Chapter 7 Organization

If you’re working on a large R Markdown project, like a thesis, it’s inevitable that you will have several code chunks to perform pieces of one process (e.g., reformatting data for plotting and then creating the plots), and you will have lots of chapters/sections of markdown.

At a minimum, you want to keep your chunks small and name them for easy troubleshooting. Also, use headers at multiple levels, which makes it easier to navigate your document.

One thing to note is that you cannot have the same chunk names anywhere in your document or sub-documents; this will throw an error. If you go to the bottom left-hand corner of your .Rmd file in RStudio, you’ll see a small drop-down menu. There, you can jump to specific headers and code chunks.

As your documents grow, even these sections will become difficult to keep straight. This is when you want to use child documents and source scripts.

I created an R Markdown template for reproducible scientific manuscripts if you are interested in seeing this organizational structure in action.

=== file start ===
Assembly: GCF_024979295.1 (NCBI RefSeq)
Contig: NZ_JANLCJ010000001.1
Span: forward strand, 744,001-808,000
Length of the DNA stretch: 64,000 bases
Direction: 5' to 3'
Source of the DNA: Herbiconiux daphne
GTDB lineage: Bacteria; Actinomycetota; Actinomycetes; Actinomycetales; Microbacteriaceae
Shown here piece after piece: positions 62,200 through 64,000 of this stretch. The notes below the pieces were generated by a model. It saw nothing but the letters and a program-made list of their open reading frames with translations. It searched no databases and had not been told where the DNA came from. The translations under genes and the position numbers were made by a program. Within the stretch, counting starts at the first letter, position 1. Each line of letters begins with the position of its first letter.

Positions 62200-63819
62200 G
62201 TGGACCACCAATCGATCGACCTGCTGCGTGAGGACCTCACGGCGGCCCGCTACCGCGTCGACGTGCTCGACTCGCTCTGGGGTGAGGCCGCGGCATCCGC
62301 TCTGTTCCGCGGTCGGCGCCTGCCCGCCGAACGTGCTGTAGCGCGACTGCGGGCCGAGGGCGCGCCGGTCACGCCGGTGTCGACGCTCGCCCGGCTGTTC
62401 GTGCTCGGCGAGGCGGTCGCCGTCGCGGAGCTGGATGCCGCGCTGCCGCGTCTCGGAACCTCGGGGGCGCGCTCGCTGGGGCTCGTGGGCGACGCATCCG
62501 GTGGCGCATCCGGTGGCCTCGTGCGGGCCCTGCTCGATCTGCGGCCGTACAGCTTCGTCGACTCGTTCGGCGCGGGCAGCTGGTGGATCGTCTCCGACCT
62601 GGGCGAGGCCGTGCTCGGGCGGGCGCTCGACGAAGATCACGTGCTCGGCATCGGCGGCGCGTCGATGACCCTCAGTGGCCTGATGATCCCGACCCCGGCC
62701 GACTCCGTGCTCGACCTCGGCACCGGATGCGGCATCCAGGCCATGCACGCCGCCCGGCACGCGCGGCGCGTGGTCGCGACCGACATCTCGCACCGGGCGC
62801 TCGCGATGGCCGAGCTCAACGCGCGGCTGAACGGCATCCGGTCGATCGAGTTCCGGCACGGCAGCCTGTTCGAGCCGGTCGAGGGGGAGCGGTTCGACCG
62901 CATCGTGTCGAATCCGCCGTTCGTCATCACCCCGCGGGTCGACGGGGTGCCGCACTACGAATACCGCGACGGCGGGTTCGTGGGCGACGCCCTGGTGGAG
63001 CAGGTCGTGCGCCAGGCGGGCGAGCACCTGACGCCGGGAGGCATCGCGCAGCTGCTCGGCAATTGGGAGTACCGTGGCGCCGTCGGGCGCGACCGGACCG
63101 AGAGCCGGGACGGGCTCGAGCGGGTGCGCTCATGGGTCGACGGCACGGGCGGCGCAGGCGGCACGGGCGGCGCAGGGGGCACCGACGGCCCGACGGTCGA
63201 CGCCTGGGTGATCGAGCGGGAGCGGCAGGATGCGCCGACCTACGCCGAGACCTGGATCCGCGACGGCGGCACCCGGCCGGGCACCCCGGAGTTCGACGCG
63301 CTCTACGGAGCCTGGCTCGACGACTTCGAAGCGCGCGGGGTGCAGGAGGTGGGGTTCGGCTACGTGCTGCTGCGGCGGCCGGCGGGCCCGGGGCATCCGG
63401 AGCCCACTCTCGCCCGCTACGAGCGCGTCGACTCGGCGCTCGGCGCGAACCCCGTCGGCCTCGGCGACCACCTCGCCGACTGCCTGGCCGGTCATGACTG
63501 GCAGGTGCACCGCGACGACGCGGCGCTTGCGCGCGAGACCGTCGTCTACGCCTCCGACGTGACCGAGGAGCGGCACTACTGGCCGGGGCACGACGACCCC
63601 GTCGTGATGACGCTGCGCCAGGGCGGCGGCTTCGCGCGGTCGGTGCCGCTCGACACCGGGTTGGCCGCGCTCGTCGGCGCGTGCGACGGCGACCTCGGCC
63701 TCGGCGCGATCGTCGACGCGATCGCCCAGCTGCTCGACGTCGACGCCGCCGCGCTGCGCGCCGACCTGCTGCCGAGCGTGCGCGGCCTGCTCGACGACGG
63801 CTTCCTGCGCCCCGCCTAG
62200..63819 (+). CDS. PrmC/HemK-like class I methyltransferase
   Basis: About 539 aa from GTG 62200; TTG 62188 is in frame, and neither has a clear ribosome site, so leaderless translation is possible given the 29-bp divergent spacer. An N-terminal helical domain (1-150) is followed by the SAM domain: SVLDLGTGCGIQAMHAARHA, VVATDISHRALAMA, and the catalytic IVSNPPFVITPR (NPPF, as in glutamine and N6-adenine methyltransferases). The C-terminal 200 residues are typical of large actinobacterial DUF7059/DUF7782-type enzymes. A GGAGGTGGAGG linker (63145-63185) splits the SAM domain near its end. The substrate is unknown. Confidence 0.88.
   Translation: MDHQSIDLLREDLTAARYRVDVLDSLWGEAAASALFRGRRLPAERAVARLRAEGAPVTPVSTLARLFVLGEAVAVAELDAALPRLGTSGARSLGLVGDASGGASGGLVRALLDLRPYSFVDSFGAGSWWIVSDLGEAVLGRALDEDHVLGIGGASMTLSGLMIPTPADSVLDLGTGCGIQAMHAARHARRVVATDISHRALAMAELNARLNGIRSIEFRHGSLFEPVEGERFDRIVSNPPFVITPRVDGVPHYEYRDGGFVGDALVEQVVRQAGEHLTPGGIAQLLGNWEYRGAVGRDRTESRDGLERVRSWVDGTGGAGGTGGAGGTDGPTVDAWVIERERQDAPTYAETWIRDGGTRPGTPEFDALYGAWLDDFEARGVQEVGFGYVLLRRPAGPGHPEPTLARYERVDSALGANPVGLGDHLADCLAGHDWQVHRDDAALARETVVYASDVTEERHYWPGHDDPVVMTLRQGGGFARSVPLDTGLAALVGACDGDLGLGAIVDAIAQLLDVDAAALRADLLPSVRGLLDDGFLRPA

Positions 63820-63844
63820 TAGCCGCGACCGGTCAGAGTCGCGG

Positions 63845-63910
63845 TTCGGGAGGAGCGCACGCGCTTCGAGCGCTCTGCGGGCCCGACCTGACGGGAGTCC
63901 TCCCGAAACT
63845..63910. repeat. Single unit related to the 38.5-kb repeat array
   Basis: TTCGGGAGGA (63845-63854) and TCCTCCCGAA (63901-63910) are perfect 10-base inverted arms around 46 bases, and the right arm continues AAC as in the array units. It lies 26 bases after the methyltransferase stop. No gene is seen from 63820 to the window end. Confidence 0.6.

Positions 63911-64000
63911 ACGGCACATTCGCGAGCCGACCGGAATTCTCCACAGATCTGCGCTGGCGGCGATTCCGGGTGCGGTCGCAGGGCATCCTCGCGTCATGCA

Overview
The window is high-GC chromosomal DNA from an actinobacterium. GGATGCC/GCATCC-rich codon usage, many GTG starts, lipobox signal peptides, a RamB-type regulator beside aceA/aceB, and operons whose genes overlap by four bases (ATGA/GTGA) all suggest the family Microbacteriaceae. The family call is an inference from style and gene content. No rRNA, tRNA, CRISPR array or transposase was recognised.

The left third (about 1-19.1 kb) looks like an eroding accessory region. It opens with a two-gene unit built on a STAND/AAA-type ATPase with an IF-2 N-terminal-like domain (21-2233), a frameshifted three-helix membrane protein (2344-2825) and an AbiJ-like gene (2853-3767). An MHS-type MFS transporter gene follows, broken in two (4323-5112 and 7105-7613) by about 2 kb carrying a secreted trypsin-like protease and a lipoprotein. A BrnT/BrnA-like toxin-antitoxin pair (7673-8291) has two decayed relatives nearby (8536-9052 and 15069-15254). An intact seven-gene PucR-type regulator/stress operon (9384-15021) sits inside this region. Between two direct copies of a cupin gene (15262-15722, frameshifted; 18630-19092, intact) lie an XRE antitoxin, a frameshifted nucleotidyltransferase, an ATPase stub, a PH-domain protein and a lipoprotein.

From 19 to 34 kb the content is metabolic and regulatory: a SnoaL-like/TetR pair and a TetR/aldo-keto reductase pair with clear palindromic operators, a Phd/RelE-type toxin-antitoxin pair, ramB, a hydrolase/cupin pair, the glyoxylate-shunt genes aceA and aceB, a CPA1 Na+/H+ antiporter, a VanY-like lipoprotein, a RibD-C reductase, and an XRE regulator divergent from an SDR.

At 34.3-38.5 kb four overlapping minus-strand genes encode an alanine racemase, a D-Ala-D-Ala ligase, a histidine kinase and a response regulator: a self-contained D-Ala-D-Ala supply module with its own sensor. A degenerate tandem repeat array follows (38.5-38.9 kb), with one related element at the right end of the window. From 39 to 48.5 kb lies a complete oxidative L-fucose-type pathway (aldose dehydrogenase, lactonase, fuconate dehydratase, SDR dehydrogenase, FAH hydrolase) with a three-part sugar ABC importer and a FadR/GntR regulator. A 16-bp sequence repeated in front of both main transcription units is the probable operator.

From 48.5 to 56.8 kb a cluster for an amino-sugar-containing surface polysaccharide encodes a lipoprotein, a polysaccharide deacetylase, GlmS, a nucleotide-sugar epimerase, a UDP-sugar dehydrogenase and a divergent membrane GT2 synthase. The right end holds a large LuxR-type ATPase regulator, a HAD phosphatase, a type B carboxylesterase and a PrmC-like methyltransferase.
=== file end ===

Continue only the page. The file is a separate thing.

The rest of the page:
7.1 child documents

All you have to do is make a code chunk in which you set the child parameter equal to the file that you want to reference (and file path if it’s in a subfolder). The chunk itself must be empty, as shown in the example below.

```{r child = 'path/child_doc.Rmd'}

One thing to note when you’re testing your code (that is, not rendering the whole document): if you run a code chunk that references a child document, it will not run the code in the referenced document. You have to open the child document in RStudio and run all of the chunks manually before continuing with the rest of the chunks in the main document.

7.2 Sourcing code

You can use the source function to import all of the code from an R script like you would for a child document.